As I noted a month ago, quoting Warren Buffett, airlines are a horrible business. On the other hand, the business of selling airplanes to airlines is tremendous.
The same backwards logic applies to another business ancillary to airlines, the global distribution systems or GDSs. The world’s carriers pay $7 billion to the GDSs, while the collective profits of all global airlines are only $3 billion. On this blog where a topic of constant interest is the creation of electronic marketplaces, GDSs are an important case-study of a particularly successful example. The Economist has put together a nice history of GDSs. An excerpt:
At the dawn of the internet age, airlines assumed that the middlemen who came between them and their passengers were headed for extinction. Travellers would eventually buy tickets either from the airlines’ own websites or from price-comparison engines which hooked up directly to the airlines’ computers over the web. So why pay commissions to agents? And why continue to own reservation systems, especially since regulators had stopped them from fiddling with travel agents’ GDS screens to place their own flights at the top? So Lufthansa, Air France and Iberia sold most of their shares in Amadeus (the largest GDS); American Airlines sold Sabre; British Airways and KLM sold out of Galileo; and so on.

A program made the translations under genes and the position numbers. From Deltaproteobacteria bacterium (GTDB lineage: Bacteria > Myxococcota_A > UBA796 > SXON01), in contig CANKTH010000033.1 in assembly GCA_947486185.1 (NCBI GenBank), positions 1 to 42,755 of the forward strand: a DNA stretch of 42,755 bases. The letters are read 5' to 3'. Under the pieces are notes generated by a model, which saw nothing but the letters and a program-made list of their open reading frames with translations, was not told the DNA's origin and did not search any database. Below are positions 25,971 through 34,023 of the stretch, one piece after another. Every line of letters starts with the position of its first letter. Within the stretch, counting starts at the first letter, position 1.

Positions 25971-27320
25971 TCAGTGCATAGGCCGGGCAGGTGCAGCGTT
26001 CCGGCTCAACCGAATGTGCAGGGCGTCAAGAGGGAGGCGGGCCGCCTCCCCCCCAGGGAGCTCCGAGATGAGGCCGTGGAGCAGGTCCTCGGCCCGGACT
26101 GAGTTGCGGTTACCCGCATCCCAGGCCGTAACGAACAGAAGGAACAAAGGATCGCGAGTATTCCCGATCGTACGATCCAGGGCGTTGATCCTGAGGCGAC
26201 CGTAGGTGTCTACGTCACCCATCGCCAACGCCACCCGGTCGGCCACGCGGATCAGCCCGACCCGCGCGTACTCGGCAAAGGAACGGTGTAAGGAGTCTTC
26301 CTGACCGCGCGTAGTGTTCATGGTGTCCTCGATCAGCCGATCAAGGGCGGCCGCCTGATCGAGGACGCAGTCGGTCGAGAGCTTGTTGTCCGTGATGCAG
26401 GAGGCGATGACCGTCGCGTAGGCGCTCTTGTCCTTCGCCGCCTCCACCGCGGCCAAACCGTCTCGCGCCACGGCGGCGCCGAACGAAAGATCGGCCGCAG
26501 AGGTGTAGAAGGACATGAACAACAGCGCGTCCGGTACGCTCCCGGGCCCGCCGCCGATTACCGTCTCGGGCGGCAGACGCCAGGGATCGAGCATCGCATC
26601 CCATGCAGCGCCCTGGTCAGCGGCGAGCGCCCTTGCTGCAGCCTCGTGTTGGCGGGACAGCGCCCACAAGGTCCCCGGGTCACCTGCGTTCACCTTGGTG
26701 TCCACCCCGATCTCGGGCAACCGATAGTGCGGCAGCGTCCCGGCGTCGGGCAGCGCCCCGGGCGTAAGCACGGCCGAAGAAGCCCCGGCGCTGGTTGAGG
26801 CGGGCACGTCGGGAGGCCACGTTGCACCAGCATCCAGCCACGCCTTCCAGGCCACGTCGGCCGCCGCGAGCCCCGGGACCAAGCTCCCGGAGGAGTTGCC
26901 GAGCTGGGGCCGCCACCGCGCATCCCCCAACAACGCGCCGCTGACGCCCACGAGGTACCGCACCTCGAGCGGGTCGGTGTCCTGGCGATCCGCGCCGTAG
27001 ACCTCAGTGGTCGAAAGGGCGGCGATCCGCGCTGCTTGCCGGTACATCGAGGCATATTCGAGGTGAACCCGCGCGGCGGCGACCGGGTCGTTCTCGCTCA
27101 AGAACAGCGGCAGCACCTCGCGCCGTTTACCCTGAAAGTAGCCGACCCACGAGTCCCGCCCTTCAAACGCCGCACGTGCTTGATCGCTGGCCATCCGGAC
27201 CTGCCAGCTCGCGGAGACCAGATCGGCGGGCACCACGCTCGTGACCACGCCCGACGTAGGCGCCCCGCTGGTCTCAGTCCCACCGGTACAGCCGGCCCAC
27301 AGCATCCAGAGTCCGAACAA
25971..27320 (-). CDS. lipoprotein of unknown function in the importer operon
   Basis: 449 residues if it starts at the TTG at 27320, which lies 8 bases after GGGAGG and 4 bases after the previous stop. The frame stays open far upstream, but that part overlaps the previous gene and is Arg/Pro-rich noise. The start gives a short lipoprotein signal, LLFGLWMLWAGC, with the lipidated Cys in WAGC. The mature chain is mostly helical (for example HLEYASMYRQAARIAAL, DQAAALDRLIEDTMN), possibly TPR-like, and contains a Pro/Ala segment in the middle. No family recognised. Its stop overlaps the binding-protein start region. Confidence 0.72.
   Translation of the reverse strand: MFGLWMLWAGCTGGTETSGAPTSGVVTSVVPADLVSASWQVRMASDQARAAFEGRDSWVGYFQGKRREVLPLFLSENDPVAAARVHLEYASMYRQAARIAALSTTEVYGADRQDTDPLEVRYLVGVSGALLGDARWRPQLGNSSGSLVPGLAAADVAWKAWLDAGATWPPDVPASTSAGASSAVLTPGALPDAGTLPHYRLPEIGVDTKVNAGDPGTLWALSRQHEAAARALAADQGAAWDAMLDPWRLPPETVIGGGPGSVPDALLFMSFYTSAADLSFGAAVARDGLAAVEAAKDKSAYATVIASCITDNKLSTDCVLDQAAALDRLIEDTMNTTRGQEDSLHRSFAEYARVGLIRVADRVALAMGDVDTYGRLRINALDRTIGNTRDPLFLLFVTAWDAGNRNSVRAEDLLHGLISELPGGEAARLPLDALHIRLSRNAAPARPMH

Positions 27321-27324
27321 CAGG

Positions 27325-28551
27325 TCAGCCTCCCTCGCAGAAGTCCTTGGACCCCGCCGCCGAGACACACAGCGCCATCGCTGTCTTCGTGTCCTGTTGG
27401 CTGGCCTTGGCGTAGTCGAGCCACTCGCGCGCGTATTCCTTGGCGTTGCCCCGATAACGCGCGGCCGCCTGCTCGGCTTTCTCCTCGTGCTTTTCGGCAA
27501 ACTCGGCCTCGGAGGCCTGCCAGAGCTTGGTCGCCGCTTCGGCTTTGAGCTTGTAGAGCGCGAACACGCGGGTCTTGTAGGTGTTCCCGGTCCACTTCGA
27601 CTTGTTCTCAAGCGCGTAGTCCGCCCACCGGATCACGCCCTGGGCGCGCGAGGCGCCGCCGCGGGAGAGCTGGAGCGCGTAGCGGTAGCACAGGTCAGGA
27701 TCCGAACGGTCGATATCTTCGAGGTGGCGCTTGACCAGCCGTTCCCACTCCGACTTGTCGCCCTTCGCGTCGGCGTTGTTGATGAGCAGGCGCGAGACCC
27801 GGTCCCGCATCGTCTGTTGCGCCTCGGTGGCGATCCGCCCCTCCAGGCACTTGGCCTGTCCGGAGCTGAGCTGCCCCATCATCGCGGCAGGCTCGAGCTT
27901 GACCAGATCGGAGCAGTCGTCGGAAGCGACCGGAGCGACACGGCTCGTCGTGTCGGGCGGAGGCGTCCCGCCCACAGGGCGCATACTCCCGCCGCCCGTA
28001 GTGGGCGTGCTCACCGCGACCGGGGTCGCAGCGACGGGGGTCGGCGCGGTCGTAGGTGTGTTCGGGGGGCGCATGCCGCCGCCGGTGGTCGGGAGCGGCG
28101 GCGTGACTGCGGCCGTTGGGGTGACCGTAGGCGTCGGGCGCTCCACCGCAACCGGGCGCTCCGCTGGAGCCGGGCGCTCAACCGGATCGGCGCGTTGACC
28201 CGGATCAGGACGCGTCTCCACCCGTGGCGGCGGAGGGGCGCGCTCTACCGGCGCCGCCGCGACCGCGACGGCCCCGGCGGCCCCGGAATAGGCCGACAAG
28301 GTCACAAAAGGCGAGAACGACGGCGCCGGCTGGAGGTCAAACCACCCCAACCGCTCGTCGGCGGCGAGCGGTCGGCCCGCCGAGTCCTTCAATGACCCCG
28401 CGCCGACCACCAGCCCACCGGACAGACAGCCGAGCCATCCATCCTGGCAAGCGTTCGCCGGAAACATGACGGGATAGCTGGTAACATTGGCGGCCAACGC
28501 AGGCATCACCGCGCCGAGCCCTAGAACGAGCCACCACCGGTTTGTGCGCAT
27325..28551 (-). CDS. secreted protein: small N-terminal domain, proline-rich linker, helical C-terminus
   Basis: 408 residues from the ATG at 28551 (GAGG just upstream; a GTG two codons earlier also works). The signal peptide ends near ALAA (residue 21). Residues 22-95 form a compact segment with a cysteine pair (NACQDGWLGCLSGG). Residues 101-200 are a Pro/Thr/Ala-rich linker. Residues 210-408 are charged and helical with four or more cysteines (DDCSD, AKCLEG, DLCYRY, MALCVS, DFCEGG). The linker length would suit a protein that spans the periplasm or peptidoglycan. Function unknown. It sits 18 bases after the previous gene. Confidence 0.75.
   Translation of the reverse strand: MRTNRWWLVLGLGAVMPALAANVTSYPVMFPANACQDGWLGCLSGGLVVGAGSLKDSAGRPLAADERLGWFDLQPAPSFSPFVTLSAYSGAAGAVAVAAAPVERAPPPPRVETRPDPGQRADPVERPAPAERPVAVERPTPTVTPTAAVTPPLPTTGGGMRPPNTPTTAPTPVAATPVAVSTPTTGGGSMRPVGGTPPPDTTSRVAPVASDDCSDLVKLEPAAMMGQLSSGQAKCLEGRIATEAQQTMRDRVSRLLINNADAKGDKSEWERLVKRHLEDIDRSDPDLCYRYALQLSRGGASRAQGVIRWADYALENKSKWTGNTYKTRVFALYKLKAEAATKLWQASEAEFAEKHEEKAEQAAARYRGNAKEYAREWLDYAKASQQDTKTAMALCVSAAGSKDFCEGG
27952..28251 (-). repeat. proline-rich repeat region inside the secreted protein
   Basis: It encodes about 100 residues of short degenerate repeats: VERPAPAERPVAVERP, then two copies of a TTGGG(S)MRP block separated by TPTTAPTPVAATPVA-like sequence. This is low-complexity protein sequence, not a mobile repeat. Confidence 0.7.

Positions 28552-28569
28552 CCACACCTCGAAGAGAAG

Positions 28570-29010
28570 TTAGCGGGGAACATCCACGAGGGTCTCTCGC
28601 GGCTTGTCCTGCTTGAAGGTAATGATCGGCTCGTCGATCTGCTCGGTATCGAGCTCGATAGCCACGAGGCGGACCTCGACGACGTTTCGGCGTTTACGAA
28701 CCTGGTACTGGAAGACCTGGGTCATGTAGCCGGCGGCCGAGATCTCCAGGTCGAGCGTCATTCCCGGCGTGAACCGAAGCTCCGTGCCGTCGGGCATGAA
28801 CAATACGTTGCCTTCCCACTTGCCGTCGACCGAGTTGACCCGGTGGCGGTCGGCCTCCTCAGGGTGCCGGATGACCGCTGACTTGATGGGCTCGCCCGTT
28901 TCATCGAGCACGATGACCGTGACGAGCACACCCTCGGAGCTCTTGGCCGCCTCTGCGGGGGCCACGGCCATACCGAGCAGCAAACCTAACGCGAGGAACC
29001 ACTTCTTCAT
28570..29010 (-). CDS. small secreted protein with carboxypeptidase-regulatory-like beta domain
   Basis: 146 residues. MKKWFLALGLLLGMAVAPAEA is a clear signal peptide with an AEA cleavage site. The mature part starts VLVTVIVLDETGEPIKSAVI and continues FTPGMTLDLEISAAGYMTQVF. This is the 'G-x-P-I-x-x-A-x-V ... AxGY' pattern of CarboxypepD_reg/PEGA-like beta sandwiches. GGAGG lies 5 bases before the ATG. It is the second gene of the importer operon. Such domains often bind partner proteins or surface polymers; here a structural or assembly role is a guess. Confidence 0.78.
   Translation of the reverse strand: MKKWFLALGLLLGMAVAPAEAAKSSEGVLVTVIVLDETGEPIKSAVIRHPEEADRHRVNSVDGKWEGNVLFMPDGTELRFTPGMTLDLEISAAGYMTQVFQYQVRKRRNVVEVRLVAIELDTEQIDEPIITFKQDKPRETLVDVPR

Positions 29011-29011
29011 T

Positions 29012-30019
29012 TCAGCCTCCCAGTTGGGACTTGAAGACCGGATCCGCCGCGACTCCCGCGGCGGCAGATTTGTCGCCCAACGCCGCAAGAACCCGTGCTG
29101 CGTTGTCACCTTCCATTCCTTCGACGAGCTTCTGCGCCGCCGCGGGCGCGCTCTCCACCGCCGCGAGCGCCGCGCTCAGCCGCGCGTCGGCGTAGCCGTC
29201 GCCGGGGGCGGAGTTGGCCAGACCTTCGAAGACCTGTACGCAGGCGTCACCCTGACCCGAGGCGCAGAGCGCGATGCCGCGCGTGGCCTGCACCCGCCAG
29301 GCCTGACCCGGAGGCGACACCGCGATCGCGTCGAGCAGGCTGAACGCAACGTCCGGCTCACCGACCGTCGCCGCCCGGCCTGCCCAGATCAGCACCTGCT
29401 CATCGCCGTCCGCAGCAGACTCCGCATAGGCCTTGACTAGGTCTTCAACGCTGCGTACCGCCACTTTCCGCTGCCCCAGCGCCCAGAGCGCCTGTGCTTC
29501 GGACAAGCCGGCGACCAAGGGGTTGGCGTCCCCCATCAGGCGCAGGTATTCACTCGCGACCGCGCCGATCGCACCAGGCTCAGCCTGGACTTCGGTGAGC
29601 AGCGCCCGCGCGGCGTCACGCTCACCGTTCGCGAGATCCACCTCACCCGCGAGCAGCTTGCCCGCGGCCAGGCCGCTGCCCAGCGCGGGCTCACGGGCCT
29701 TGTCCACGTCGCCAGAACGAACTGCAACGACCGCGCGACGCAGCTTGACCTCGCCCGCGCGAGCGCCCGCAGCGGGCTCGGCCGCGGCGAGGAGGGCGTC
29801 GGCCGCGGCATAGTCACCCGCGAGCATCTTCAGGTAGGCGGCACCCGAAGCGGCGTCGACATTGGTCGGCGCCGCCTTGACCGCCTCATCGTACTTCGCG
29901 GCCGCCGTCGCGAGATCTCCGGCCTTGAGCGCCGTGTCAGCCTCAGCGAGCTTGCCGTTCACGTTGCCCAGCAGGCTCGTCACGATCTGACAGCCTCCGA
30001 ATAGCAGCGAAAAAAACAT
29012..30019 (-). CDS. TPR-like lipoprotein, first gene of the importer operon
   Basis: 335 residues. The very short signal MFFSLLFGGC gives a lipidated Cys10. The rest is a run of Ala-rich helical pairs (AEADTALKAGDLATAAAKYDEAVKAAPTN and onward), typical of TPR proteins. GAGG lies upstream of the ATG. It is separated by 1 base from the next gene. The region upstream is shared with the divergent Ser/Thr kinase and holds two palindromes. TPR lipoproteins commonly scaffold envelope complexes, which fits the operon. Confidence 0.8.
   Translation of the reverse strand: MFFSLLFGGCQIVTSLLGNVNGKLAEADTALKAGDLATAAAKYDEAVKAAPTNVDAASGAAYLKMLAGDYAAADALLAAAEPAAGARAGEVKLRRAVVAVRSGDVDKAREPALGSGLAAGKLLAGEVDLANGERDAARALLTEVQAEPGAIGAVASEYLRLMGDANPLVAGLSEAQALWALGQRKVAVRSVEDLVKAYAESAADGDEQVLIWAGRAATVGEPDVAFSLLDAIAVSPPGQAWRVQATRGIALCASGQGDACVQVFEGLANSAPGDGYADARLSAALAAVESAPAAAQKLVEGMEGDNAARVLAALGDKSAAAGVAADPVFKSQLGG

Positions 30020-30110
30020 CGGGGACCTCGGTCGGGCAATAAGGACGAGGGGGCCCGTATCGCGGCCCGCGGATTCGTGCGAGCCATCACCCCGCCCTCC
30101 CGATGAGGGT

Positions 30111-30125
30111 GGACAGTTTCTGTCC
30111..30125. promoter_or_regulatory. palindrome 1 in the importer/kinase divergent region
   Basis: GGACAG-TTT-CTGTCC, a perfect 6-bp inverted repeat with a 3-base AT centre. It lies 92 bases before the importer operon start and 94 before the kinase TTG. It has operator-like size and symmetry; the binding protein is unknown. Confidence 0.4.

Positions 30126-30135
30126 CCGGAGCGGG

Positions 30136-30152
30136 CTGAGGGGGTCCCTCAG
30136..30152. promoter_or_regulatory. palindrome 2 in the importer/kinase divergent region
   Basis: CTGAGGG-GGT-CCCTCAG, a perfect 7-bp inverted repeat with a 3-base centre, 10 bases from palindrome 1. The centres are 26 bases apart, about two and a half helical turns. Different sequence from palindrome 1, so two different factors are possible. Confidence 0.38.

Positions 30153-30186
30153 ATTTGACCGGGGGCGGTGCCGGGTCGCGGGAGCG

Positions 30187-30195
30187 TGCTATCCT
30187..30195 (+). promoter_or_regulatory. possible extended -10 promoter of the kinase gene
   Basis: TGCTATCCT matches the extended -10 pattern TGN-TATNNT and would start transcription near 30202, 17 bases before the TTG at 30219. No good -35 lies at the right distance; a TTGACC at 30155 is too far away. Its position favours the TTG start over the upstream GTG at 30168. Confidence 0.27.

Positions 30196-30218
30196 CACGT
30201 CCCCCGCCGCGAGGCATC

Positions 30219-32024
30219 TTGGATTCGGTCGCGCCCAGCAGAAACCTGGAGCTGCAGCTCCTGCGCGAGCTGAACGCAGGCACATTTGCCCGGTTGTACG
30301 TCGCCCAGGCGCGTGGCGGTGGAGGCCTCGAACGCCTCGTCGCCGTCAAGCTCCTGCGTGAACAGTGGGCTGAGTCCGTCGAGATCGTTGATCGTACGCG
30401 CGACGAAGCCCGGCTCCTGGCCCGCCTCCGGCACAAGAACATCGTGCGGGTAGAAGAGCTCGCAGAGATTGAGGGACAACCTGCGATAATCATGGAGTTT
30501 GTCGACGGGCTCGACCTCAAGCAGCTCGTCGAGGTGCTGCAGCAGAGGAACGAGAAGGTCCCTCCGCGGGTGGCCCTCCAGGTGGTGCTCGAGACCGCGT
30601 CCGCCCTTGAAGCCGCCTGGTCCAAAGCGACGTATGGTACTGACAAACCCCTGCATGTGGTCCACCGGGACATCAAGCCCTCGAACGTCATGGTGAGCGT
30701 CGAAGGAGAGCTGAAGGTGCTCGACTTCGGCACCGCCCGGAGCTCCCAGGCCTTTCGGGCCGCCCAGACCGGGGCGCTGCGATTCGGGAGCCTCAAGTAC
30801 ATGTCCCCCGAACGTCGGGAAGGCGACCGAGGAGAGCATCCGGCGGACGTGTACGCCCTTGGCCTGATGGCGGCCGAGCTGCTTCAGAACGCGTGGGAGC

However, the loss of direct commission from airlines made travel agents more beholden to the GDSs, which not only slip them a share of fees but also provide their back-office computing. Many online travel agencies have come to resemble physical ones, signing up with a GDS which provides a reservations system and other computing power while handing them a commission (ultimately paid by the airlines) on every booking. Despite airlines’ efforts to make travellers bypass agents and come to their own websites, less than half of flights are booked this way.